Unpopular opinion: You can do something really cool without wasting your time, money, and mental health on a degree. BEFORE we get into the really good stuff, I have an exercise for you to do if you want to be a graphic designer.
Emilie, why should I trust you? Here are some quick facts about me.
I have a BFA in Graphic Design.
I spent a total of 6 years in college.
I was stressed out the whole time.
I was not taught how to use any tools.
I lost my confidence and creativity.
I didn't learn anything about the real world.
I had to rediscover the talents I started with, before college, in order to run the design business that makes me happy.
Take these steps to see if college is (or isn't) the right path for you.
1. Job shadow a few different kinds of designers.
Independent business owner (a designer is great, but doesn't have to be!)
...you probably didn't even know these types of designers existed! Not sure how to find one? Look on LinkedIn – tell them you're interested in pursuing graphic design and would love to set a meeting with them to learn about their job!
2. Don't just job shadow them. Interview them. Get personal!
Can I see your portfolio of projects you've worked on here?
Walk me through your favorite project.
Walk me through your least favorite project.
Do you have fun at work?
What frustrations do you run into?
What are your working hours? Are they flexible?
Do you feel like you spend enough time with your family?
How do you like your manager?
For the business owner, ask about when they knew what they wanted to do and their path to starting their own business.
3. Ask about their career goals.
What are their goals in 1 yr, 5 yr, 10 yr?
What is their ultimate dream?
Do they ever wish they would have done something else with their degree?
Have they ever thought about running their own business?
4. Ask about their salary throughout their career.
This one can be touchy, but it's important to understand how much money you would make in different environments. You might be surprised to find out you could make a livable income in non-corporate environments that might make you happier.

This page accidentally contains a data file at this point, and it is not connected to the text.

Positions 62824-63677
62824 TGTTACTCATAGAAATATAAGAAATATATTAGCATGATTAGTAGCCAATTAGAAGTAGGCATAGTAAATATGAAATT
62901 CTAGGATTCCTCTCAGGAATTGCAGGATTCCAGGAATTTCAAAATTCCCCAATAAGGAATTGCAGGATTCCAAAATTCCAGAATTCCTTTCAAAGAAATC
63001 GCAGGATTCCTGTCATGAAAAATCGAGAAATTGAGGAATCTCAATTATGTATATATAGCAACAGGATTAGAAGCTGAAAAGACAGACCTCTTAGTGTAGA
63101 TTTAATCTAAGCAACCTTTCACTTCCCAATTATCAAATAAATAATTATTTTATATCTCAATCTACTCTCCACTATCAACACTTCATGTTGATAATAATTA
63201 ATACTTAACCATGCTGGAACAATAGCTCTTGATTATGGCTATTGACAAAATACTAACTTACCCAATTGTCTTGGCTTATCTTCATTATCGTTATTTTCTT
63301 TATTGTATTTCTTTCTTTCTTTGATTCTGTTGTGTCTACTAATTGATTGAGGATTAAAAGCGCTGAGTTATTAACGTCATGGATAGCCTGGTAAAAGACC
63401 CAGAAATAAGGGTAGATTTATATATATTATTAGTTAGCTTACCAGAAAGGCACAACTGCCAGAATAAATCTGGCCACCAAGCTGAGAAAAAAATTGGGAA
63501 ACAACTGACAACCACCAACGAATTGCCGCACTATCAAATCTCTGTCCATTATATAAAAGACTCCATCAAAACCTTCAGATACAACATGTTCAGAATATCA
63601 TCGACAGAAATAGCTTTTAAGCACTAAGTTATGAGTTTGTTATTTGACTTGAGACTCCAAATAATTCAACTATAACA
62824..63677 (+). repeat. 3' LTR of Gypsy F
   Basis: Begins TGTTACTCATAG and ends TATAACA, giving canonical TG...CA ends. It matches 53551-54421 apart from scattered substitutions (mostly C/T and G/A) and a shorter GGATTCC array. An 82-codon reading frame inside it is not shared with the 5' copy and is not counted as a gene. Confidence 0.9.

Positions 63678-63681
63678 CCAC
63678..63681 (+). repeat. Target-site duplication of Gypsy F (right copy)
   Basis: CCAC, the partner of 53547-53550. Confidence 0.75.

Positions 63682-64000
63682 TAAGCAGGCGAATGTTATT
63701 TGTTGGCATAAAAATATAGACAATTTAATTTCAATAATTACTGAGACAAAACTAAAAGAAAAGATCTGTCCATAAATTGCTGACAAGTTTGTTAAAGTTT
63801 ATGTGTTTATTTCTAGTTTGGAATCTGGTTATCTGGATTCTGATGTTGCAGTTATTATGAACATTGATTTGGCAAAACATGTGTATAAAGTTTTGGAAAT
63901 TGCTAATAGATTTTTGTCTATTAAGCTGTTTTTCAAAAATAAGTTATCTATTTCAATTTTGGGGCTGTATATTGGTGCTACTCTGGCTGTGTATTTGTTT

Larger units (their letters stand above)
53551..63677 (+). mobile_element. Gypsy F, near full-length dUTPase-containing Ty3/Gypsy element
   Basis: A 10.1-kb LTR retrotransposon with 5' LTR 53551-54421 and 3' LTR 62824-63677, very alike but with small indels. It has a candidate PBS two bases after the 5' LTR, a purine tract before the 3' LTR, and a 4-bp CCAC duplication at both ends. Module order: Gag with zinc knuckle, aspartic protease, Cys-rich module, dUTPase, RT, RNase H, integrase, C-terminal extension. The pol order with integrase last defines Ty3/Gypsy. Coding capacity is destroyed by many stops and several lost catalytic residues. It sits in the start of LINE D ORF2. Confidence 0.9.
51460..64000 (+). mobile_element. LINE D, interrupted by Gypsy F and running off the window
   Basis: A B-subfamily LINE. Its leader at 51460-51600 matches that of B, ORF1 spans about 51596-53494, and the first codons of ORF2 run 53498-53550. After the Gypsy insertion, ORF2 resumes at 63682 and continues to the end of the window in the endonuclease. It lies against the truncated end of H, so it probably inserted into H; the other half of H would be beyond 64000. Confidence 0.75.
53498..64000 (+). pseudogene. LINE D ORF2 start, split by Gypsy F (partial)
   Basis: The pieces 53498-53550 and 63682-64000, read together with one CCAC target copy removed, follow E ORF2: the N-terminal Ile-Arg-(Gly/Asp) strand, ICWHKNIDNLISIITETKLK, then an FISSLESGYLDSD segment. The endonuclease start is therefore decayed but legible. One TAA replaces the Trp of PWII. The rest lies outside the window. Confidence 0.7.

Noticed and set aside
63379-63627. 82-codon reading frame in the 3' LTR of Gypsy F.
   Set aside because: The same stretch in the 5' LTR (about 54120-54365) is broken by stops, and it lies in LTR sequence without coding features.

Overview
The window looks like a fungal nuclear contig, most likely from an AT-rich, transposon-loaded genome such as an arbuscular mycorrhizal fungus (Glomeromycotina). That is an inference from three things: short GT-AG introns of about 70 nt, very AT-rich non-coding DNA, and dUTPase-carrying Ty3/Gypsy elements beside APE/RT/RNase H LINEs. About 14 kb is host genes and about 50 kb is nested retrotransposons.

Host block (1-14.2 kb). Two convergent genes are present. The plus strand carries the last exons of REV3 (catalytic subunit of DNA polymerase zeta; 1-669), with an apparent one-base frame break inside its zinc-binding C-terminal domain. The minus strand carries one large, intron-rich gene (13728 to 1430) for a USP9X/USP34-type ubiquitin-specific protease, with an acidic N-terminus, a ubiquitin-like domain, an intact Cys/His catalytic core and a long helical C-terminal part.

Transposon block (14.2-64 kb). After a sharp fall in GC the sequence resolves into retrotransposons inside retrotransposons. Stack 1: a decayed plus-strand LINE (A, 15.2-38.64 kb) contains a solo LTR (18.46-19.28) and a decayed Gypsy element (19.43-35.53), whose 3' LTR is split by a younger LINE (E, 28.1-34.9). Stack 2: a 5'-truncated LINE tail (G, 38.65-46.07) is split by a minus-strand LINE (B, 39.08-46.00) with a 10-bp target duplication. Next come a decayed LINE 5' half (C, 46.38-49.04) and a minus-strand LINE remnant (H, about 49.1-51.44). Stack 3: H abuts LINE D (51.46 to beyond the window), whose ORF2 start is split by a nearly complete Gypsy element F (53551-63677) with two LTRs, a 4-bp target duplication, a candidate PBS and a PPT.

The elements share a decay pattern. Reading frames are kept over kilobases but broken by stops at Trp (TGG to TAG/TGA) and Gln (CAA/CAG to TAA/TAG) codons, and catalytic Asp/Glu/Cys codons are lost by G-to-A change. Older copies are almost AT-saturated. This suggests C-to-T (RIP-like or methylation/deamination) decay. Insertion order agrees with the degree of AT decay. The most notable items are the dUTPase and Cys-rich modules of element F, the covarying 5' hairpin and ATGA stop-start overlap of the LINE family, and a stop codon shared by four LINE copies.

5. Ask each person to give you a sample project they'd do at their current job.
Remember to ask them for help and guidance along the way! Start with: "How would you approach this project?" This will teach you about the design process from research, to adhering to brand standards, to using the programs, and will honestly help you understand what a designer does every day in different environments! See if you can do a project in Photoshop, InDesign, and Illustrator (or other programs if you're interested in motion graphics or web design)
6. Find a mentor.
Of the people you interviewed, do you feel especially inspired by one of them? Ask them to be your mentor! Ask them to help you navigate your career and help talk through ideas you have. They don't have to be in the same "field" of design you're interested in!
7. Brainstorm ideas about what you would do if you ran your own business.
The possibilities are endless....
What are you passionate about? Food? Apparel? Faith? Family? Education? Social issues? Invitations?
Look through Etsy and see what the world of independent creatives are doing.
Do your own "sample project" – something you think you could sell.
Try selling it!
I'm a real world example of an artist who went to college to be a corporate designer, and then decided she wanted to do something more closely related to her original fine art skills!
This should be everything you need in order to see if you're actually interested in the field, and what the possibilities are within the graphic design world. It's a lot of work, but the payoff is HUGE if it helps you decide whether or not you really need to go to college in order to do what you love.
In part 2, I will walk through the steps to start your own business (even as early as in high school!)